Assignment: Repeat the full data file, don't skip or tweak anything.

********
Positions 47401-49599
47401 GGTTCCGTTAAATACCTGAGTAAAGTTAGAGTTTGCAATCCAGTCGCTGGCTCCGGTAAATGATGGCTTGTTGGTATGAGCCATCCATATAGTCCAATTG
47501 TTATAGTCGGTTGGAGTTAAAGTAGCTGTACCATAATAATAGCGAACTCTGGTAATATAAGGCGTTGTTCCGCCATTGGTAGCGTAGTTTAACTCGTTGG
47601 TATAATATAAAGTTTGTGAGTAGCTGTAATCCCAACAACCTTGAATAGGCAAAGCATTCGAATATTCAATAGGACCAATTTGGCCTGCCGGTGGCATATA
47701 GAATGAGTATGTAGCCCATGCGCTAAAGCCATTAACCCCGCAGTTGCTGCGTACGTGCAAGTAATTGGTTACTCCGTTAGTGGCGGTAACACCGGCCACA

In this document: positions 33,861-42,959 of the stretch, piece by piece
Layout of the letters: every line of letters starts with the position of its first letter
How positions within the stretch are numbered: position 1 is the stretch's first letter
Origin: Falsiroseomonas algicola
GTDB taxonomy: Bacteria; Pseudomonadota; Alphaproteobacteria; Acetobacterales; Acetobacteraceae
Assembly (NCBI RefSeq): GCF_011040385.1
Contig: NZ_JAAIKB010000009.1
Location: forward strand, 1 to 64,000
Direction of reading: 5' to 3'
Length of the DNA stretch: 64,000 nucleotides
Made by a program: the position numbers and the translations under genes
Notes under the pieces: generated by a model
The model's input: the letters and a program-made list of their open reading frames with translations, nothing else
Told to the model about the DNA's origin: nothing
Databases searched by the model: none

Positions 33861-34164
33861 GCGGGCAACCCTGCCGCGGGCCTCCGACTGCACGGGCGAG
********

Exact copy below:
Positions 47401-49599
47401 GGTTCCGTTAAATACCTGAGTAAAGTTAGAGTTTGCAATCCAGTCGCTGGCTCCGGTAAATGATGGCTTGTTGGTATGAGCCATCCATATAGTCCAATTG
47501 TTATAGTCGGTTGGAGTTAAAGTAGCTGTACCATAATAATAGCGAACTCTGGTAATATAAGGCGTTGTTCCGCCATTGGTAGCGTAGTTTAACTCGTTGG
47601 TATAATATAAAGTTTGTGAGTAGCTGTAATCCCAACAACCTTGAATAGGCAAAGCATTCGAATATTCAATAGGACCAATTTGGCCTGCCGGTGGCATATA
47701 GAATGAGTATGTAGCCCATGCGCTAAAGCCATTAACCCCGCAGTTGCTGCGTACGTGCAAGTAATTGGTTACTCCGTTAGTGGCGGTAACACCGGCCACA

In this document: positions 33,861-42,959 of the stretch, piece by piece
Layout of the letters: every line of letters starts with the position of its first letter
How positions within the stretch are numbered: position 1 is the stretch's first letter
Origin: Falsiroseomonas algicola
GTDB taxonomy: Bacteria; Pseudomonadota; Alphaproteobacteria; Acetobacterales; Acetobacteraceae
Assembly (NCBI RefSeq): GCF_011040385.1
Contig: NZ_JAAIKB010000009.1
Location: forward strand, 1 to 64,000
Direction of reading: 5' to 3'
Length of the DNA stretch: 64,000 nucleotides
Made by a program: the position numbers and the translations under genes
Notes under the pieces: generated by a model
The model's input: the letters and a program-made list of their open reading frames with translations, nothing else
Told to the model about the DNA's origin: nothing
Databases searched by the model: none

Positions 33861-34164
33861 GCGGGCAACCCTGCCGCGGGCCTCCGACTGCACGGGCGAG